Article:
This is a New York Times book review of Alison Light’s Mrs. Woolf and the Servants: An Intimate History of Domestic Life in Bloomsbury. The book looks at the relationships between Woolf and her hired maids and cooks throughout her youth and adulthood, telling the untold stories of the help in Woolf’s life. Apparently the bonds Woolf shared with her house staff were sometimes hostile, sometimes comforting, but always intimate and important in her life.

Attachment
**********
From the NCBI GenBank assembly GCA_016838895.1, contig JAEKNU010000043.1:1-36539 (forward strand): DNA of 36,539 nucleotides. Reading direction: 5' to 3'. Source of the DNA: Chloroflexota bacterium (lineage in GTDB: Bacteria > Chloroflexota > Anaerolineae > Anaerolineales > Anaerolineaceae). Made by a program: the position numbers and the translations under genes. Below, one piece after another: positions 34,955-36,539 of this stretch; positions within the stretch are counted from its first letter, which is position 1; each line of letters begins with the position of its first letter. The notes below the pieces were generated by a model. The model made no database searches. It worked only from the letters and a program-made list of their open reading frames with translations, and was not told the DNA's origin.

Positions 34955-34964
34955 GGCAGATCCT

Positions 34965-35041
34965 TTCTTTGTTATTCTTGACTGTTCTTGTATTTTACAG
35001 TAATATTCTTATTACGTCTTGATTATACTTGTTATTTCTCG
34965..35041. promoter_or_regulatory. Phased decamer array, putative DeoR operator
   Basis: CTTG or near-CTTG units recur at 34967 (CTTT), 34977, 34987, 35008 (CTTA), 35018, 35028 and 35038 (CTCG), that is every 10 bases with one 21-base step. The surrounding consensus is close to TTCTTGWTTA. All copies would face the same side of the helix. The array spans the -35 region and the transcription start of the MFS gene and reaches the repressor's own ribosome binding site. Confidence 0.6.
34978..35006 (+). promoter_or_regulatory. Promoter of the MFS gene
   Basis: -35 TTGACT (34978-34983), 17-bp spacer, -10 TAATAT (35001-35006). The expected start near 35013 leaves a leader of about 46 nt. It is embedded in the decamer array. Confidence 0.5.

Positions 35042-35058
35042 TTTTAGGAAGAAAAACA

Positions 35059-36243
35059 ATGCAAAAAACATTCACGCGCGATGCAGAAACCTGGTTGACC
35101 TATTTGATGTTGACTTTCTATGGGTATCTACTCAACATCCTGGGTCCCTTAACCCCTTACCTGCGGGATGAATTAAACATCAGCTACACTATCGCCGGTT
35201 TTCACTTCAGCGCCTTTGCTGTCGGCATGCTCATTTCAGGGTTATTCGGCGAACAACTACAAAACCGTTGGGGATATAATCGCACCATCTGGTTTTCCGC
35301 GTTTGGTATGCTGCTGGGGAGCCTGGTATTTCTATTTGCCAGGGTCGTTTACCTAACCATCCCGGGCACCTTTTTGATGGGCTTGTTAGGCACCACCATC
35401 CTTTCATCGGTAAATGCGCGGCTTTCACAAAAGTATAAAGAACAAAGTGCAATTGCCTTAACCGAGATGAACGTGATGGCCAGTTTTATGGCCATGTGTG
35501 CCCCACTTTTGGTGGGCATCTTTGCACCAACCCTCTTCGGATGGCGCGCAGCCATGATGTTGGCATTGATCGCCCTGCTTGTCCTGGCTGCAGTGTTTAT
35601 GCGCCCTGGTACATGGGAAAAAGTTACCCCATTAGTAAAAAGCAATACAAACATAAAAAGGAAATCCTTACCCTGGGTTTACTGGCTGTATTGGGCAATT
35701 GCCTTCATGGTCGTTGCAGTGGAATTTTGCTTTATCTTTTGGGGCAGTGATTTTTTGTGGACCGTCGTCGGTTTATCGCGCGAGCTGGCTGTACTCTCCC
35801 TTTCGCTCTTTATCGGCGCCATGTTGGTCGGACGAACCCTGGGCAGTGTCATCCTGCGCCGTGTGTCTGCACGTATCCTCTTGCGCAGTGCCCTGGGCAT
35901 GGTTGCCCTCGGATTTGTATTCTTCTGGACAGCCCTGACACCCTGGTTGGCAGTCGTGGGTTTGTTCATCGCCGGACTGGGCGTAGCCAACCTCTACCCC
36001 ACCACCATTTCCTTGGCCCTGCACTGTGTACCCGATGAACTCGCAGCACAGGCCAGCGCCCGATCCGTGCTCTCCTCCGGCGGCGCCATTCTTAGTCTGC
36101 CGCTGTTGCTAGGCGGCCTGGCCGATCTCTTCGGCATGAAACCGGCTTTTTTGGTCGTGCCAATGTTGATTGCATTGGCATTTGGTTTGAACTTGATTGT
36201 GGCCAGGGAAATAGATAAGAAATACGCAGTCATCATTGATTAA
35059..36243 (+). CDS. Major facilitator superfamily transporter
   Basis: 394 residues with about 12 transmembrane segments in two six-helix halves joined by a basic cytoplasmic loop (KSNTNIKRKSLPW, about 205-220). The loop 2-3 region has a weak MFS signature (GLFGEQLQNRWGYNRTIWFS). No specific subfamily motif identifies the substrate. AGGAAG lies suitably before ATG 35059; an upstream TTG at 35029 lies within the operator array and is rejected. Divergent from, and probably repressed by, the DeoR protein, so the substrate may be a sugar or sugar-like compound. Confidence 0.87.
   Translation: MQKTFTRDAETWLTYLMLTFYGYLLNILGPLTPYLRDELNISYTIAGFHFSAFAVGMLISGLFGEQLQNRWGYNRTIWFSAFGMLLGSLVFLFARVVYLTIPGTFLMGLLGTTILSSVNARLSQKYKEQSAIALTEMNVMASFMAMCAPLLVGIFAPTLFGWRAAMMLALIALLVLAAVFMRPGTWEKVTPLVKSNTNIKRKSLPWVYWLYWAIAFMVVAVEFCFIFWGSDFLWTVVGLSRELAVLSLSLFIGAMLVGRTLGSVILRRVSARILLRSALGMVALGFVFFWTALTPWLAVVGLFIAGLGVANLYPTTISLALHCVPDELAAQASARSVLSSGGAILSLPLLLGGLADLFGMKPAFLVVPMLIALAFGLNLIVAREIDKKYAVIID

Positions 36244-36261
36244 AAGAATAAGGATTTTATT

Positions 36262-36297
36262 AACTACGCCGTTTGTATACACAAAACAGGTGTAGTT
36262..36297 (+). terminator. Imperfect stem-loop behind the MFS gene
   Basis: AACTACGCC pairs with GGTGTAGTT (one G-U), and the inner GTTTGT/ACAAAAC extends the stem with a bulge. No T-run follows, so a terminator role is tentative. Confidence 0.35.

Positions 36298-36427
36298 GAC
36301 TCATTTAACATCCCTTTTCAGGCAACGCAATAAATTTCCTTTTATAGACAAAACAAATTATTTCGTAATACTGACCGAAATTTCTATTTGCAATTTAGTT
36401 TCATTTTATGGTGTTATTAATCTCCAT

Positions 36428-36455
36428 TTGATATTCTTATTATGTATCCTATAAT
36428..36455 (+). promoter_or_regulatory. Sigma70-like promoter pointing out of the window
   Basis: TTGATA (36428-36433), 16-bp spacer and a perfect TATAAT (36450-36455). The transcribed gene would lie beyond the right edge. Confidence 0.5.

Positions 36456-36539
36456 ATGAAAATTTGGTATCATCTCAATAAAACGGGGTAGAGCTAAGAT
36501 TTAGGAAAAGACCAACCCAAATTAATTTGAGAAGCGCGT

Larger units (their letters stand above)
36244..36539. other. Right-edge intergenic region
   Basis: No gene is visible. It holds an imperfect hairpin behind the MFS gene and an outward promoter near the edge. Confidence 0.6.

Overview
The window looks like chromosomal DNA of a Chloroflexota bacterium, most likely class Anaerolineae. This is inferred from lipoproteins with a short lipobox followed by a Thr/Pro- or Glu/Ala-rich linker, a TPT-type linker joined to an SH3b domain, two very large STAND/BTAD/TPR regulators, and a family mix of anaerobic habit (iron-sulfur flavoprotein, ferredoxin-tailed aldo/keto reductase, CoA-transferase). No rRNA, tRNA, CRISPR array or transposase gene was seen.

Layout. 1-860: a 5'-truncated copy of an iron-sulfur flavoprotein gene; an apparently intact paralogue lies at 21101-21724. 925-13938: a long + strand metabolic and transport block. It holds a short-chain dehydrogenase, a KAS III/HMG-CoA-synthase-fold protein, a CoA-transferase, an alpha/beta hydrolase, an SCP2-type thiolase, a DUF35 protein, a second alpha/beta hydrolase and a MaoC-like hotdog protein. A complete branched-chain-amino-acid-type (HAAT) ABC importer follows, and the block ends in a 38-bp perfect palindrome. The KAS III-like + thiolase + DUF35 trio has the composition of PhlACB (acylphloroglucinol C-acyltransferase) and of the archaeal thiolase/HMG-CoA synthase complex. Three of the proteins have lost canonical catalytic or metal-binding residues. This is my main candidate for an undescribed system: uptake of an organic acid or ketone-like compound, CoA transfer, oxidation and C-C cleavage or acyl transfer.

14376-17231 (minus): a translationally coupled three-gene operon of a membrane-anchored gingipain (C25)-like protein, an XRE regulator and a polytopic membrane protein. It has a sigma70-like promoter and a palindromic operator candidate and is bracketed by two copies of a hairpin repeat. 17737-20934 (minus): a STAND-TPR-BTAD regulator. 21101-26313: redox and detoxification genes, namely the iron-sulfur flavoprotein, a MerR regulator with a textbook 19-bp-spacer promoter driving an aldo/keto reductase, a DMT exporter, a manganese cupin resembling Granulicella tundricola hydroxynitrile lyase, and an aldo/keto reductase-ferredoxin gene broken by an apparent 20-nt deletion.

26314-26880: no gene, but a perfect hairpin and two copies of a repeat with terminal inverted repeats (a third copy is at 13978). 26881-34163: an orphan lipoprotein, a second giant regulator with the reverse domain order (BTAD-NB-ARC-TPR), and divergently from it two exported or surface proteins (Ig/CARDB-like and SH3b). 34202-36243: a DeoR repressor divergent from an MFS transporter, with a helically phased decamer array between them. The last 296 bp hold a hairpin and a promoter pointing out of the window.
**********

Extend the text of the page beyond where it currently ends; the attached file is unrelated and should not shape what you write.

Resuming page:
I know we’ve talked a bit about Woolf, as a woman of her time, being a snob and quite prejudiced. This review struck me because at first glance the book seems present a perfect example of Woolf’s upstairs-downstairs snobbery in relation to her house staff. And yet, as the review suggests, Woolf’s discomfort with her help is actually a really complex topic to explore. I find it interesting that Woolf “embraced the Labor Party and politics that promised social change, and yet did not seem to realize that [her] way of living perpetuated established class divisions” through the employment of maids and cooks. This shows that Woolf struggled with an ongoing battle between a resistance to her dependence on her house staff and a desire to embrace this dependence. This at times manifested in tensions between Woolf and her help. For a woman in her time, I think this struggle is particularly fascinating. On the one hand, and as the article shows, Woolf in a way has her hired help to thank for freeing her time so that she could complete her works, including her most feminist and forward-thinking. Perhaps a lack of hired help was just another of the many impediments to the advancement of female writers mentioned by Woolf in A Room of One’s Own. On the other hand, perhaps employing help might have felt to Woolf like a sign of weakness, not only female, but human. No individual likes to admit his or her dependence, especially not a strong feminist woman who seeks to set a bold example in a society that is more or less unwelcoming toward boldness. How does a woman reconcile her independent artistic and career life with her dependent domestic life? This might illuminate, though not at all excuse, Woolf’s occasional hostile and elitist tendencies toward her help, who were actually essential in her daily life. When it comes to Woolf’s snobbery I think it’s important that we not only acknowledge and criticize it, but also come to understand it as a force within her that she constantly struggled against and tried to make sense of.